Warning lights, unpredictable engine performance and dimming or pulsating lights are all signs of a faulty voltage regulator. A number of symptoms can develop if the voltage regulator fails to deliver sufficient voltage. Warning lights may not inform the operator of such a failure until it is too late, so it is important to be aware of the associated issues.Know More
Ignition systems, fuel pumps and computer controls all rely on sufficient power to function properly. Engine performance wanes or sputters if voltage drops. The engine also sputters if headlights or other components are activated when the power supply is too low.
Voltage regulators also fail by generating too much power. In these instances, the tail lamps and headlight bulbs abruptly die. The owner can check the charging systems if lamps or bulbs are frequently blowing out. Heavy venting occurs when the battery receives too much power. This releases substantial acidic vapors, which corrode nearby surfaces. Look for signs of corrosion near the battery, but do not touch the battery if it emits a vapor or makes strange noises.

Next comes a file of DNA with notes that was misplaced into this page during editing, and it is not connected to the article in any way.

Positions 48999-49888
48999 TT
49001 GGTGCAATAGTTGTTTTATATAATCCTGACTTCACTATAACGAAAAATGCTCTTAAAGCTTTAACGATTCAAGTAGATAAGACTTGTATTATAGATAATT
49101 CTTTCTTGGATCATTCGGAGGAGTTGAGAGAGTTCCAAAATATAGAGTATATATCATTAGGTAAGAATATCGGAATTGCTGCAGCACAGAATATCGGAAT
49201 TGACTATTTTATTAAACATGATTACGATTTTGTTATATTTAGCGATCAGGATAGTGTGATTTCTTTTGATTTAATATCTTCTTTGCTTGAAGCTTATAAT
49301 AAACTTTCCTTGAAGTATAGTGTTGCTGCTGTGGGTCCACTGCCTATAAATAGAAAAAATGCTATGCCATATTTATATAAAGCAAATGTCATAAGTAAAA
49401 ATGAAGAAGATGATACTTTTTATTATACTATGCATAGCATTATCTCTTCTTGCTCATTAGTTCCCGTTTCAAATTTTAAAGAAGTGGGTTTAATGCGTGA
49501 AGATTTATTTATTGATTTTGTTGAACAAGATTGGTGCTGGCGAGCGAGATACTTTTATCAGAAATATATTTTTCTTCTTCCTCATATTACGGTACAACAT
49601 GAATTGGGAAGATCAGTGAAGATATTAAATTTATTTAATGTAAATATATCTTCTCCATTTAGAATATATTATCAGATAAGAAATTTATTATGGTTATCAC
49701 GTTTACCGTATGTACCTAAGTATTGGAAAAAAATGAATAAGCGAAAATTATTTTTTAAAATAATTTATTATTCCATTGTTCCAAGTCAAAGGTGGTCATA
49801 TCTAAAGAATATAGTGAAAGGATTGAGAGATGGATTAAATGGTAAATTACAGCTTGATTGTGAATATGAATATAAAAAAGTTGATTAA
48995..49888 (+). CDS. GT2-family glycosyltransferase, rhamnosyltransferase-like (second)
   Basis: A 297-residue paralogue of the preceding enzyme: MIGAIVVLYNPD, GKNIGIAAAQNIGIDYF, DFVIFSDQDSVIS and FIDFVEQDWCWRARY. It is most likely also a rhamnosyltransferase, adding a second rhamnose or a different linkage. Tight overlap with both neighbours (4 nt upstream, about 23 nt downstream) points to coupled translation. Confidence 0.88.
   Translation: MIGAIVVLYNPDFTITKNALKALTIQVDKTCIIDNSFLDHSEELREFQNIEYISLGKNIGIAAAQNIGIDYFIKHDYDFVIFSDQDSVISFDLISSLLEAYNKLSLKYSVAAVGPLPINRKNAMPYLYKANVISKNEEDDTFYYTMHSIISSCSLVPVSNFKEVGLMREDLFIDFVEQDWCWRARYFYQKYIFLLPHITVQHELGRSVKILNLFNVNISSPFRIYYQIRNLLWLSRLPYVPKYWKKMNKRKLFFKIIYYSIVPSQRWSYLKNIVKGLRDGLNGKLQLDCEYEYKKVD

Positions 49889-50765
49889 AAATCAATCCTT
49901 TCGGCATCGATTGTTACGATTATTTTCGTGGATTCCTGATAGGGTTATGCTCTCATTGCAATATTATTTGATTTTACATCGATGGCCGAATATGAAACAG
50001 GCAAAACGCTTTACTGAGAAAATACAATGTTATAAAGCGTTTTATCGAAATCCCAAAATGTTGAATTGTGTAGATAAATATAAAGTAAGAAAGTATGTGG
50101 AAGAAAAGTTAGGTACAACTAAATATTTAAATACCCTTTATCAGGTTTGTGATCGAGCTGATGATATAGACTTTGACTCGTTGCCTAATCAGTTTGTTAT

Charging systems that fail to illuminate can also indicate a problem with the regulator. Owners should check the operation of the lights and warning indicators by turning on the ignition switch without starting the engine. The lights should come on and stay lit until the engine starts.Learn more about Electrical
CircuitsToday.com, ElecCircuit.com and ElectroSchematics.com have voltage regulator diagrams available. Schematics shown include those for floating regulators, switching regulators, dual voltage regulators, adjustable regulators and conversion regulators. All the sites have schematics for the popular National Semiconductor LM series, including the 1758 A, 2575, 2577, 309 and 317 models.Full Answer >
Standard voltage in England is 240 volts. The standard hertz in England is 50 hertz. England also has a distinct plug type that is unique to the United Kingdom.Full Answer >
The electrical voltage in Mexico is 110-120 volts, the same as in the United States. While the sockets are the standard two prong versions that are found in the United States and Canada, adapters may be required for certain equipment.Full Answer >
The domestic voltage used in Canadian homes is between 110 and 120 volts, notes Adaptelec, a website featuring advice from international electrical specialists. "Type B" North American NEMA 5-15 standard outlets are used and have one grounded plug and two narrow rectangular holes. The outlets are not polarized, meaning one prong isn't narrower than the other.Full Answer >